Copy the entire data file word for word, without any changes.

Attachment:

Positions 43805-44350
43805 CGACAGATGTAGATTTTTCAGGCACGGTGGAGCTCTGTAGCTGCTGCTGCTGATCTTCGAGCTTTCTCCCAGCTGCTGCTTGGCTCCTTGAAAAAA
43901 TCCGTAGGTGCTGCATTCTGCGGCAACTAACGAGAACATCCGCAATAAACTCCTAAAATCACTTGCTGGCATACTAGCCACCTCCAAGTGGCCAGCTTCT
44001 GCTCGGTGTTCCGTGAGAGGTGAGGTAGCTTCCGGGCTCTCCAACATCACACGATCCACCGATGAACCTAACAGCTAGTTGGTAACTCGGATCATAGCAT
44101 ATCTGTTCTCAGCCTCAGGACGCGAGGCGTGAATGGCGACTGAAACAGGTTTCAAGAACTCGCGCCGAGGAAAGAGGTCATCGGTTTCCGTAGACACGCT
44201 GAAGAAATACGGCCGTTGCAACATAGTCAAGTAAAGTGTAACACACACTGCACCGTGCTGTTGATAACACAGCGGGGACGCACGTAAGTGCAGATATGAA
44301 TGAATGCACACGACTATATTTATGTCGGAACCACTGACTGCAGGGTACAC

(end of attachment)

Positions 43805-44350
43805 CGACAGATGTAGATTTTTCAGGCACGGTGGAGCTCTGTAGCTGCTGCTGCTGATCTTCGAGCTTTCTCCCAGCTGCTGCTTGGCTCCTTGAAAAAA
43901 TCCGTAGGTGCTGCATTCTGCGGCAACTAACGAGAACATCCGCAATAAACTCCTAAAATCACTTGCTGGCATACTAGCCACCTCCAAGTGGCCAGCTTCT
44001 GCTCGGTGTTCCGTGAGAGGTGAGGTAGCTTCCGGGCTCTCCAACATCACACGATCCACCGATGAACCTAACAGCTAGTTGGTAACTCGGATCATAGCAT
44101 ATCTGTTCTCAGCCTCAGGACGCGAGGCGTGAATGGCGACTGAAACAGGTTTCAAGAACTCGCGCCGAGGAAAGAGGTCATCGGTTTCCGTAGACACGCT
44201 GAAGAAATACGGCCGTTGCAACATAGTCAAGTAAAGTGTAACACACACTGCACCGTGCTGTTGATAACACAGCGGGGACGCACGTAAGTGCAGATATGAA
44301 TGAATGCACACGACTATATTTATGTCGGAACCACTGACTGCAGGGTACAC